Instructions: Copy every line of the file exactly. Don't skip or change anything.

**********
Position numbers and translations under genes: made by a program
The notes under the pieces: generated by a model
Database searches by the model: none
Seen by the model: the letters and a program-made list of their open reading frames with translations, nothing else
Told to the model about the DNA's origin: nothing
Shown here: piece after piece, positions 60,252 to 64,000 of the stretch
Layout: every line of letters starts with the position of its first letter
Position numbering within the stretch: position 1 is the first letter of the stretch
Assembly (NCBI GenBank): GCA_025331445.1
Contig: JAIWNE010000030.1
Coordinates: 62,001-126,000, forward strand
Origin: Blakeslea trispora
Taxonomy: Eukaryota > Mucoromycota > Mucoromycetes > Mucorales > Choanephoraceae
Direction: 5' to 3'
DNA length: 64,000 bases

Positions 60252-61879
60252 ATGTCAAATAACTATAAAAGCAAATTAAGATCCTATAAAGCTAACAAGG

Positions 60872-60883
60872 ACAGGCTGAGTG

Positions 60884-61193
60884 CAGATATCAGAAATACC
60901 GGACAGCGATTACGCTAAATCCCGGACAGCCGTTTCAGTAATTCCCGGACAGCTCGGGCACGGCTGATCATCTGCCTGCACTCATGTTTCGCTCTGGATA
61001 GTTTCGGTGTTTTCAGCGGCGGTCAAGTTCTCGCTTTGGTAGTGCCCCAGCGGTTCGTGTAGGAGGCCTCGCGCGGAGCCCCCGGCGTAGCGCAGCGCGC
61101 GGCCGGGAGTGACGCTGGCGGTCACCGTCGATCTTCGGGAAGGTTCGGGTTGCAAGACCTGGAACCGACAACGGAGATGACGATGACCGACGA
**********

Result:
Position numbers and translations under genes: made by a program
The notes under the pieces: generated by a model
Database searches by the model: none
Seen by the model: the letters and a program-made list of their open reading frames with translations, nothing else
Told to the model about the DNA's origin: nothing
Shown here: piece after piece, positions 60,252 to 64,000 of the stretch
Layout: every line of letters starts with the position of its first letter
Position numbering within the stretch: position 1 is the first letter of the stretch
Assembly (NCBI GenBank): GCA_025331445.1
Contig: JAIWNE010000030.1
Coordinates: 62,001-126,000, forward strand
Origin: Blakeslea trispora
Taxonomy: Eukaryota > Mucoromycota > Mucoromycetes > Mucorales > Choanephoraceae
Direction: 5' to 3'
DNA length: 64,000 bases

Positions 60252-61879
60252 ATGTCAAATAACTATAAAAGCAAATTAAGATCCTATAAAGCTAACAAGG

Positions 60872-60883
60872 ACAGGCTGAGTG

Positions 60884-61193
60884 CAGATATCAGAAATACC
60901 GGACAGCGATTACGCTAAATCCCGGACAGCCGTTTCAGTAATTCCCGGACAGCTCGGGCACGGCTGATCATCTGCCTGCACTCATGTTTCGCTCTGGATA
61001 GTTTCGGTGTTTTCAGCGGCGGTCAAGTTCTCGCTTTGGTAGTGCCCCAGCGGTTCGTGTAGGAGGCCTCGCGCGGAGCCCCCGGCGTAGCGCAGCGCGC
61101 GGCCGGGAGTGACGCTGGCGGTCACCGTCGATCTTCGGGAAGGTTCGGGTTGCAAGACCTGGAACCGACAACGGAGATGACGATGACCGACGA